How much can I earn?

This is one of the most common questions that we get asked, especially from start up businesses.

This is one of the most common questions that we get asked, especially from start up businesses.

On the face of it, it seems like a simple enough question, but can be tricky to answer if a client has various sources of income! We will answer the basics within this article, but we can't cover every scenario as there are always some slight oddities and exceptions to the rule when it comes to tax!

One of the key things to remember is that you are taxed differently depending on how you operate your business, so the first question to ask is…

How am I taxed?

If you operate your business as a sole-trader or partnership, then you are subject to tax on any profits which are made. You might not have withdrawn all these profits from your business account into your private one, but will still be taxed on profits as they are made.

If you operate your business as a Ltd Company, then the company itself will pay tax on the profits it makes, with you being taxed only on any money withdrawn from the company.

So, the method in which you get taxed is very different depending on how you operate, which could influence the way in which you choose to trade.

If you operate as a sole trader or partnership (i.e. are self employed), then it's more likely that you will need to consider National Insurance as well as tax, which we discuss on our next blog post.

How much can I earn before I pay tax?

Everyone has a personal allowance, which is the amount you can earn (from any source) before you start to pay tax.

For the current tax year 2019/20 this is £12,500.

How much can I earn before I become a higher rate tax payer?

If you want to remain a basic rate tax payer, then your earnings cannot exceed a total of £50,000 in the current tax year.

How much tax you pay will depend on the different types of income that you have. As mentioned above, the first £12,500 is tax free.

Most other additional income is taxed at 20% (salary, rental income, trading profits)

Dividend income is taxed at a lower rate of 7.5% (after the dividend allowance, the first anomaly!)

Example:

Employment earnings of £40,000

First £12,500 is tax free

Remaining £27,500 is taxed at 20% = £5,500

If this income was dividends, then the first £12,500 is still tax free. The next £2,000 is taxed at 0% (dividend allowance) with the remaining £25,500 being taxed at 7.5% = £1,912.50

How much can I earn before I become an additional rate tax payer?

Once your total earnings exceed £50,000 then you start to pay tax at a higher rate

Most additional income above these thresholds is taxed at 40% (salary, rental income, trading profits)

Dividend income is taxed at a lower rate of 32.5%

Example:

Employment earnings of £55,000

First £12,500 is tax free

Next £37,500 is taxed at 20% = £7,500

Remaining £5,000 is taxed at 40% = £2,000 (total tax of £9,500)

If this income was dividends, then the first £12,500 is still tax free. The next £2,000 is taxed at 0% (dividend allowance)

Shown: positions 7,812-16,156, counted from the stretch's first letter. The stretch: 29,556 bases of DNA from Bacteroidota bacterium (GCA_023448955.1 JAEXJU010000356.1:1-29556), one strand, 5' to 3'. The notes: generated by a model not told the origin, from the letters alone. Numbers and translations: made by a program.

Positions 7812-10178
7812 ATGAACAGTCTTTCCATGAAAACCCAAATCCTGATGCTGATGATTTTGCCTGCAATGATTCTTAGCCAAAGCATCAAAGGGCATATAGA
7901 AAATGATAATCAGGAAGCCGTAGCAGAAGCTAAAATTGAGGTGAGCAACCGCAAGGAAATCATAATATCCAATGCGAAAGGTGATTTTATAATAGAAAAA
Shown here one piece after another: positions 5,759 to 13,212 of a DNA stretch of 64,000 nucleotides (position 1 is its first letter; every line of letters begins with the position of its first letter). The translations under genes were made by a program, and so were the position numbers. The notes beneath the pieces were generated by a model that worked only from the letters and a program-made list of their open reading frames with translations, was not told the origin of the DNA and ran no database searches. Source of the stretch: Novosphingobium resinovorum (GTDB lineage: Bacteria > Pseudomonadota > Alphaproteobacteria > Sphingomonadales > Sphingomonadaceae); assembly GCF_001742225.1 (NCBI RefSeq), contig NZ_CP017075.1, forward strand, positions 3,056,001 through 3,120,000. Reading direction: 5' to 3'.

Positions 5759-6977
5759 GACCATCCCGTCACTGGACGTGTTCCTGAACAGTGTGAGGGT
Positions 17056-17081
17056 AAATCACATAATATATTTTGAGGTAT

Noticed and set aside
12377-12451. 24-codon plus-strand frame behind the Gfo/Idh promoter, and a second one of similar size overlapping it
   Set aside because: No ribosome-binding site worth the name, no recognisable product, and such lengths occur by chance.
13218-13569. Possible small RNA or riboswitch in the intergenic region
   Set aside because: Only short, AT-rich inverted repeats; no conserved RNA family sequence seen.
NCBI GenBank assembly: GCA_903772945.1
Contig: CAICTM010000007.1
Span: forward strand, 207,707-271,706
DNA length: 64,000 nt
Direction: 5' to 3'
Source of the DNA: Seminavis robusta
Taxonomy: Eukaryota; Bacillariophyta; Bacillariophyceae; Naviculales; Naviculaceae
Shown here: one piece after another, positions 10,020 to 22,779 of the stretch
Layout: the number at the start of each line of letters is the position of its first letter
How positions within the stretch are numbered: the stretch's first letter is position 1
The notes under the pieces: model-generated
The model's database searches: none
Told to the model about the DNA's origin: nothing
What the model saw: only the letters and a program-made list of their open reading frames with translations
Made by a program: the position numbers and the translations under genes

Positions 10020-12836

Next £35,500 is taxed at 7.5% = £2,662.50

Remaining £5,000 is taxed at 32.5% = £1,625.00 (total tax of £4,287.50)

What happens when I earn above £50,000?

Once you or your partner earn above £50,000 then any Child Benefit which you have received will start to be clawed back. The benefit is clawed back at a rate of 1% for every £100 of income on a sliding scale – once your earnings hit £60,000 then the full amount has to be repaid.

Note that earnings in this case is after you have deducted things like pension contributions (if no tax given at source) and gift aid

If you haven't been in receipt of Child Benefit for the tax year in question then no need to worry!

What happens when I earn above £100,000?

Once your earnings hits £100,000 (again, adjusted for any pension contributions and gift aid) then you start to lose your personal allowance.

This is lost at a rate of £1 for every £2 of income over £100,000 – once you reach income of £125,000 then your personal allowance is lost in full.

This would mean that you start to pay tax at 20% (7.5% for dividends) on any earnings up to the basic rate band of £37,500 with earnings above this taxed at 40% (32.5% for dividends)

What other anomalies are there?

You will have noticed reference to the dividend allowance above – the first £2,000 of dividend income is taxed at a rate of 0% - this is not an allowance in addition to the basic rate band (as seen in the examples above)

There is also a personal savings allowance (which is in addition to the basic rate band) and so the first £1,000 of savings income is tax free (this reduces to £500 if you are a higher rate tax payer)

There is also a Property Allowance of £1,000 and a Trading Allowance of £1,000 – these are covered in more detail in other blog posts

Trust income is also taxed differently, but this would need much more time to discuss than we have here!

So, there you have it – hopefully a straightforward guide for you to follow through! As ever, please contact us directly if you have any queries.